Photo credit: Darren Abate/AP

Ancient old man Manu Ginobili no longer has it in him to dominate long stretches of NBA basketball games. It turns out that’s fine—Ginobili is still a useful rotation player for the Spurs, even as a 40-year-old, even as his body looks less and less like that of an NBA player and more and more like smoked chicken. Age has not yet stripped the old man of his incredible clutch magic—last night Ginobili managed to take over one particularly important 25-second stretch of an NBA game, and it was enough to deliver his team a win.

The scene was the final minute of Spurs-Mavericks, in San Antonio, with the score tied at 96 and the Mavericks with side-out possession and 23.4 seconds on the clock. Ginobili, wizened basketball magician, was guarding Wesley Matthews, doing the inbounding:

You don’t usually see that much lateral movement from the guy defending the inbounder, in part because he doesn’t usually have eyes in the back of his head that allow him to see the precise movements of the offensive players behind him. Not only does Ginobili mirror J.J. Barea’s hurried movements, but that left hand of his is precisely taking away exactly the bounce pass Matthews wants to throw. And then! Instead of just forcing the five second violation, Ginobili deflects the desperation pass off of Matthews, forcing the turnover.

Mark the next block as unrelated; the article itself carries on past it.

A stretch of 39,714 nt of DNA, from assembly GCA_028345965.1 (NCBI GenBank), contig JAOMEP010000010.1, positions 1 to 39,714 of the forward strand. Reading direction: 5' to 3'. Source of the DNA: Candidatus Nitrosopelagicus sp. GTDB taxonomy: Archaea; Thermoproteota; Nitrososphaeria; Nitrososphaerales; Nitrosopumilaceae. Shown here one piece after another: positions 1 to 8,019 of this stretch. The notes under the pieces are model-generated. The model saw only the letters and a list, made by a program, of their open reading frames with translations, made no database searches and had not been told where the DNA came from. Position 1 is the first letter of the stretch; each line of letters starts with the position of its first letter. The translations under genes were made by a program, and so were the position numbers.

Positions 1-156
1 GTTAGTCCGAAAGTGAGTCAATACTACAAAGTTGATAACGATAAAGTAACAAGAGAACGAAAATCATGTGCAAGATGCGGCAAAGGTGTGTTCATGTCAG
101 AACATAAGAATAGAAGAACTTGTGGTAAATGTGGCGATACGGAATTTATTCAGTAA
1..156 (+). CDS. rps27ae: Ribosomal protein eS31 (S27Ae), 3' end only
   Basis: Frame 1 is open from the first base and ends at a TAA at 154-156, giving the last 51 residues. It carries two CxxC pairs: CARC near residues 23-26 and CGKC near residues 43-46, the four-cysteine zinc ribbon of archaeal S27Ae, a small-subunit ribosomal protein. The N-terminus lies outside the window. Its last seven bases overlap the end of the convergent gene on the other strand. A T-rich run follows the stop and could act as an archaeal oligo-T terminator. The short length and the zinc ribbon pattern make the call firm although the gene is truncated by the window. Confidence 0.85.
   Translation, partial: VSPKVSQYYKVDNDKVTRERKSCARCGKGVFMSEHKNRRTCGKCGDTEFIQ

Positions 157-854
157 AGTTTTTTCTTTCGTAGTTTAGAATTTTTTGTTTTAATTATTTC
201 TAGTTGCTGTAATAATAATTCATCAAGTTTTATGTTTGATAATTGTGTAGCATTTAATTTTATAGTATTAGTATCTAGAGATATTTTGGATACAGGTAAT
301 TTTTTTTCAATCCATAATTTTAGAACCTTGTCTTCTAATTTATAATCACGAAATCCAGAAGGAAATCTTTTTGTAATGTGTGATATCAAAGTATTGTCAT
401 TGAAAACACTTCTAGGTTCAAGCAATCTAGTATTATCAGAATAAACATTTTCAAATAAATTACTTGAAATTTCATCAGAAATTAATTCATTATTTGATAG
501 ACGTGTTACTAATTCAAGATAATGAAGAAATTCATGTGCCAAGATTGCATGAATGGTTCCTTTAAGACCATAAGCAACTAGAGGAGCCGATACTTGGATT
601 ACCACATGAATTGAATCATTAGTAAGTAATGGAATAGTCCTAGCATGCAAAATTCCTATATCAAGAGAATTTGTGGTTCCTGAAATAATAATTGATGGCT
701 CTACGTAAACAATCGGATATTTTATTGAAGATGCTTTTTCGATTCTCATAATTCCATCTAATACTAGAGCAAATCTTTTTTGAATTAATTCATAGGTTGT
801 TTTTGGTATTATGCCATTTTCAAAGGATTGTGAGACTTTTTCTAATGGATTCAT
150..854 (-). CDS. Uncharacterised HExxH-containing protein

But, having thwarted Dallas’s final possession and given his team the ball back without any time running off the game clock, Ginobili had another, better, more-easily-captured-by-the-box-score moment: the game-winning bucket:

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The Mavericks kind of blew this coverage—no one helped down on the drive until way too late, and Matthews never got free of the Aldridge screen, and Maxi Kleber stayed glued to Aldridge even while Ginobili was turning the corner—but it’s still awesome to see old man Ginobili setting up the screen, and using what’s left of his once fearsome first-step quickness to get going downhill, and appear in the clear on the far side of the screen with the soft lefty finish.

At one point the Spurs were down 16 points in this game, and were down nine at the start of the fourth quarter. But they’ve been aces in the clutch this season, in no small part because of the play of Ginobili: his net rating in 11 clutch games so far this season is plus-47; he’s producing 84.3 percent True Shooting in games within five points in the last five minutes. I guess once you’ve been in those spots a million billion times, they lose some of their tension? The Spurs are magic.